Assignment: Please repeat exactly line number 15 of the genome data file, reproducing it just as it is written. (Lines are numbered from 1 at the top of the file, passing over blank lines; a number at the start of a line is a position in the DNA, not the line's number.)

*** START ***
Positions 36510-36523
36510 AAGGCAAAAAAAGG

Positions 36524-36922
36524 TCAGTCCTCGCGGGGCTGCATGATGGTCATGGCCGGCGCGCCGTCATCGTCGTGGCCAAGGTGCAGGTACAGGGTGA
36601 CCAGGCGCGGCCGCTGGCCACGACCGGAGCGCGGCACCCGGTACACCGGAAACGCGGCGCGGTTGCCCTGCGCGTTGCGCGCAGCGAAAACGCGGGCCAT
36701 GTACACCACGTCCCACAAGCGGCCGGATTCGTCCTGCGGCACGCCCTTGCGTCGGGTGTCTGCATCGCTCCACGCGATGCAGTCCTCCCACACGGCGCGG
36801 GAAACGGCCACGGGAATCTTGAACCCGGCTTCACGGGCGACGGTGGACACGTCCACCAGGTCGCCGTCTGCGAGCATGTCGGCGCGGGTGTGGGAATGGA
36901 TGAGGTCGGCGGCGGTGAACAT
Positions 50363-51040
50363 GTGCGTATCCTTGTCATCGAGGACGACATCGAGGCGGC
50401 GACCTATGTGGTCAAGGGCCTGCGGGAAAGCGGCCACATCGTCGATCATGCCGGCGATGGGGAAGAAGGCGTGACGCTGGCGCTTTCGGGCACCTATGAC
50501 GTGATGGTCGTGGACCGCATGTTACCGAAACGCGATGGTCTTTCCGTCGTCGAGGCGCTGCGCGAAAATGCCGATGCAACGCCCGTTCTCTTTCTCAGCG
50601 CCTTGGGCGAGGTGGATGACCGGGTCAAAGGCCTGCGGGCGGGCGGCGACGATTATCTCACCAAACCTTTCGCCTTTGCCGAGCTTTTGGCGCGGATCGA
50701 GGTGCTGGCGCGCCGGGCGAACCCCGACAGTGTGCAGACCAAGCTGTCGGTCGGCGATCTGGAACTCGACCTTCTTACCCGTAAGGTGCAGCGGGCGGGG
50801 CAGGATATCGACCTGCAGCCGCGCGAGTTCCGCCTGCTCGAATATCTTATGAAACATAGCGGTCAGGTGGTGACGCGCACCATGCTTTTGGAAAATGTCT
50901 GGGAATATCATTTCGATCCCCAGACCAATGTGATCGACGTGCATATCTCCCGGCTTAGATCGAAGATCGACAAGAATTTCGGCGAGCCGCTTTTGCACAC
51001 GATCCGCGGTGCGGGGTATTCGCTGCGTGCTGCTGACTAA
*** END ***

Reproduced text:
50801 CAGGATATCGACCTGCAGCCGCGCGAGTTCCGCCTGCTCGAATATCTTATGAAACATAGCGGTCAGGTGGTGACGCGCACCATGCTTTTGGAAAATGTCT